Say NO to Bullying

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Article written by Cassandra Gist - Paediatric Psychologist

What is Bullying?

Bullying can be defined as repeated negative, ill-intentional behaviour by one or more child directed against a child who has difficulty defending himself or herself (Olweus, 2004). 

Involvement with bullying is a stressful life event for both children who bully, those who are victimised, and their families.  Bullying behaviour in not just the result of individual characteristics, but is influenced by multiple relationships with peers, families, teachers, neighbours, and interactions with societal influences (e.g. media, technology etc).  Ryoo, Wang, and Swearer (2014) found that among youth who are frequently involved in bullying, children assumed different roles in bullying across school years.  They found that youth can observe bullying, experience bullying and perpetrate bullying across different situations and/or over time.

Is your child being bullied?

Common characteristics of a child who being bullied:

  • Cautious, sensitive, quiet, withdrawn and shy
  • Anxious, insecure, unhappy, and have low self-esteem
  • May have depressive symptoms and engage in suicidal ideation more often than children their age
  • Relate better to adults than to peers their age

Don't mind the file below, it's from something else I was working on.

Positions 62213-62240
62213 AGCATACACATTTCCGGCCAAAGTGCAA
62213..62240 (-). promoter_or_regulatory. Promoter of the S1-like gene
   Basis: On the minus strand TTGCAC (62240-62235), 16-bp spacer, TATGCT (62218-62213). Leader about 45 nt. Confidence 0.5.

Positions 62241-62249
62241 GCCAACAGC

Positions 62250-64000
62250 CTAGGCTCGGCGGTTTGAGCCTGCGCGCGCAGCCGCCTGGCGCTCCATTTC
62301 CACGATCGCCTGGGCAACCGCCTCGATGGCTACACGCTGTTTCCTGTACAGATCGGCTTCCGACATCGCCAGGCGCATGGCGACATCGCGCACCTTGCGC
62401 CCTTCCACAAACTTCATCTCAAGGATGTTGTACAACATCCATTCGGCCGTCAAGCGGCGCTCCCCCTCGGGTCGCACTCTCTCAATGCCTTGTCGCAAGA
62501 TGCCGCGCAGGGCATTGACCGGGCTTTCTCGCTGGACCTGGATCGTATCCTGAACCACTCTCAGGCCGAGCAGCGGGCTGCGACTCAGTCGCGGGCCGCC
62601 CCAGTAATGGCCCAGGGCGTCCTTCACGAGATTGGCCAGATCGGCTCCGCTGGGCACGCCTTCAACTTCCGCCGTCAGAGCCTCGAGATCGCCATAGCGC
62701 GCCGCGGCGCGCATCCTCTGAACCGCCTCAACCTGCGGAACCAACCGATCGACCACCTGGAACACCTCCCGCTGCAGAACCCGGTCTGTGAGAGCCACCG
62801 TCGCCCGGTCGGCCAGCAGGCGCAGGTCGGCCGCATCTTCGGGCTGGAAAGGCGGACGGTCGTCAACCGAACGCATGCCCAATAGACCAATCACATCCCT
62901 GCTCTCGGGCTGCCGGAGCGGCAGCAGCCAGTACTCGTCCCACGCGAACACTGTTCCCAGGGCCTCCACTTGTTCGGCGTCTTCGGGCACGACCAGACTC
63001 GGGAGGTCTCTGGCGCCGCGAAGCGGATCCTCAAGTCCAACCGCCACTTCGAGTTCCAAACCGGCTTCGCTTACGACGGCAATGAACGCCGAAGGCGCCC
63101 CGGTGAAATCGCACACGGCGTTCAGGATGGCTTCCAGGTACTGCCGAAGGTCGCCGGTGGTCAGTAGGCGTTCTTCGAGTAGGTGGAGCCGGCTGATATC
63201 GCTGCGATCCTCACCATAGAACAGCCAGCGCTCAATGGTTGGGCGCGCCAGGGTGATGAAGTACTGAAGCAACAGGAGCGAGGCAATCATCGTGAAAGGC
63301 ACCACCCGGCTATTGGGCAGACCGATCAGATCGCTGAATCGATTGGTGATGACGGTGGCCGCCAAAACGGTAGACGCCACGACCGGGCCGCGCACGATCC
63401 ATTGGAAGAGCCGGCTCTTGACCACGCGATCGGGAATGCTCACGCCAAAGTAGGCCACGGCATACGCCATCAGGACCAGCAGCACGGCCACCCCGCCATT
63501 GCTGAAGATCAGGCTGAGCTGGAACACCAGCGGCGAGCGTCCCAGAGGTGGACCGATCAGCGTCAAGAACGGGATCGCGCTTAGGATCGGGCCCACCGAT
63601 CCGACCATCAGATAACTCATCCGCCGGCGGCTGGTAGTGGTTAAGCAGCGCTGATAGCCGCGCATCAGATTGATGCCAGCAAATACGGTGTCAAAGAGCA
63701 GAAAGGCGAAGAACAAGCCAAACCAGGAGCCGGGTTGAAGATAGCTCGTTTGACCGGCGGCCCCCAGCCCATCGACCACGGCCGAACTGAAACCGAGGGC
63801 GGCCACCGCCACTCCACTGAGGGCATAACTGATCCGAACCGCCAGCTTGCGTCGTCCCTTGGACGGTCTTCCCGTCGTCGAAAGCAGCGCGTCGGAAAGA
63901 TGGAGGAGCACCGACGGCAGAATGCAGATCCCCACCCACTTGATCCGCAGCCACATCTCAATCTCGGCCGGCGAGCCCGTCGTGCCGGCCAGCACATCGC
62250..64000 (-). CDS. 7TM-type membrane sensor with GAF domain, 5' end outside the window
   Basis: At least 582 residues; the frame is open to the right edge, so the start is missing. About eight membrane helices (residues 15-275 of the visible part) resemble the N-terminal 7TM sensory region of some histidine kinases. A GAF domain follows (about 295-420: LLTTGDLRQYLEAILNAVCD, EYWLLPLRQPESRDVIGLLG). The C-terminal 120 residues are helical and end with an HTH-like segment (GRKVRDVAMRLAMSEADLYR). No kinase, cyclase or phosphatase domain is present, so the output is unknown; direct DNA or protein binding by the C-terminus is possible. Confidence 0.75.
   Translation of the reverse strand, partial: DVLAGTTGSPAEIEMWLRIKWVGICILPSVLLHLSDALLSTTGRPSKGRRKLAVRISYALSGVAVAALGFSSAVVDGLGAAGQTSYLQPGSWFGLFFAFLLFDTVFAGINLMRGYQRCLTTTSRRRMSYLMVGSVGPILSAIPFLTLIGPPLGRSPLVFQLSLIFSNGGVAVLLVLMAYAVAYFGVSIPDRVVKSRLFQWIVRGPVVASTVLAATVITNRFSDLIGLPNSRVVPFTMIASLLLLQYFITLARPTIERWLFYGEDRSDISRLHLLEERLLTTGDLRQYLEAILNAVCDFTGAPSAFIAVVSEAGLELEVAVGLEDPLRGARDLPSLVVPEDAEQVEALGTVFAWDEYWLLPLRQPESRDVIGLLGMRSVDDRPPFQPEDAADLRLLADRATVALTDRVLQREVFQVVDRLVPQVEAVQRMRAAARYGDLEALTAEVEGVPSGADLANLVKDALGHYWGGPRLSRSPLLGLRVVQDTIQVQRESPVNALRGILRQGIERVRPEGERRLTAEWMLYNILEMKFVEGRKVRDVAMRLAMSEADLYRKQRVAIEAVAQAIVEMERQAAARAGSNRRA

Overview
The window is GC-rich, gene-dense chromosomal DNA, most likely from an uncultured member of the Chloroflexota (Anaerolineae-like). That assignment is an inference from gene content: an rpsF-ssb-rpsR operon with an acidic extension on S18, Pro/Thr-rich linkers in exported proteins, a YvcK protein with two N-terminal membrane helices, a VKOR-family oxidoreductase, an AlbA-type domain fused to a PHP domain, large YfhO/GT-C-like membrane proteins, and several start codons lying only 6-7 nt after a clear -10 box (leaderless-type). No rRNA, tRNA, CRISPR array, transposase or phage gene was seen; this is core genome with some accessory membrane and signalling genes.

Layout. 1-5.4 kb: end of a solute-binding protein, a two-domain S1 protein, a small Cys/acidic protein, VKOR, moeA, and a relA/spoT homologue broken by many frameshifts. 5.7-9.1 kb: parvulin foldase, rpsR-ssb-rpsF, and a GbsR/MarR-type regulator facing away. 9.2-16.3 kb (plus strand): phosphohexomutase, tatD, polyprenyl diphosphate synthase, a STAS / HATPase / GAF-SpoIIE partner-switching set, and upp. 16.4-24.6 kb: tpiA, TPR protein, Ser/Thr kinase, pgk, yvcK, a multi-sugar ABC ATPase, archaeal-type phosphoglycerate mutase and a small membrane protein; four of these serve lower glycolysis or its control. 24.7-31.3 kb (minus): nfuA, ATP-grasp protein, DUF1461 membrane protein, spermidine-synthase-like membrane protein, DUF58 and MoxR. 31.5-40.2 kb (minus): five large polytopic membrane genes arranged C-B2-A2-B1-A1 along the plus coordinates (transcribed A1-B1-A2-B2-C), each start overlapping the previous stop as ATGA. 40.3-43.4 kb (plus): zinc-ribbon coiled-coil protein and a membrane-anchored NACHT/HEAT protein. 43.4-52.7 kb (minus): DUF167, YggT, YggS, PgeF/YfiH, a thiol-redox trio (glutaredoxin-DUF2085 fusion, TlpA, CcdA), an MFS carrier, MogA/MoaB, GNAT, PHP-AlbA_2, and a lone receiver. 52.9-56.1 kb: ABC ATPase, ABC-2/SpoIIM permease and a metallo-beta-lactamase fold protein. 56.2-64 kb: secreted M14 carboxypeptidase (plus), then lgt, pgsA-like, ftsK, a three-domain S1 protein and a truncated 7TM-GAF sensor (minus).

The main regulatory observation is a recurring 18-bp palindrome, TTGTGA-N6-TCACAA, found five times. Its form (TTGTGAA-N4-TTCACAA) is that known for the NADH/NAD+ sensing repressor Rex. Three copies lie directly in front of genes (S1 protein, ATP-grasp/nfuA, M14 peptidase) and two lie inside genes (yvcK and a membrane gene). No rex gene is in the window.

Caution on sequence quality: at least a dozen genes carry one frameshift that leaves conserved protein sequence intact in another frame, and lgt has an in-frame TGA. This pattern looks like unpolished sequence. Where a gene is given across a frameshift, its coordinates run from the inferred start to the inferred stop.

• A boy may be physically weaker than their peers

Is your child the Bully?

Common characteristics of a bully:

  • A strong need to dominate and subdue other children and get their own way
  • Impulsive and easily angered
  • Defiant and aggressive toward adults, including parents and teachers
  • Display little empathy toward other children who are victimised
  • A boy may be physically stronger than other boys his age

Outcomes of Bullying

Research indicates that being involved as both a perpetuator and victim seems to compound the impact of bullying with greater risk for:

  • Anxiety
  • Depression
  • Low self-esteem
  • Self harm
  • Suicidal ideation
  • Physical injury
  • Substance abuse
  • Negative attitudes toward school
  • Absenteeism
  • Poor perceptions of school safety
  • Aggression
  • Delinquency (Berkowitz & Benbenishty, 2012)

How to stop and prevent Bullying

Bullying stems from complex interactions between individuals and the contexts in which they function, both proximal (family, peers, school climate) and distal (societal, cultural influences).  Accordingly, multiple systems must be targeted in order for bullying prevention and intervention to be successful.

  • Create a school and home environment characterised by:
  • Warmth, positive interest, and involvement from adults
  • Firm limits on unacceptable behaviour
  • Consistent application of rules and firm consequences that are clear to the child
  • Adults who are positive role models

A psychologist can help families by educating aspects of bullying, guiding discussions around expressing feelings, increasing self confidence, opening conversations within the family, interacting with the school, help create goals to work toward, and parenting tips to reduce stress.


Berkowitz, R., & Benbenishty, R. (2012).  Perceptions of teachers’ support, safety, and absence from school because of fear among victims, bullies, and bully-victims. American Journal of Orthopsychiatry, 82,67-74. doi: 10.1111/j.1939-0025.2011.01132.x

Olweus, D. (2004).  Bullying at school: Prevalence estimation, a useful evaluation design, and a new national initiative in Norway. Association for Child Psychology and Psychiatry Occasional Papers, 23, 5-17.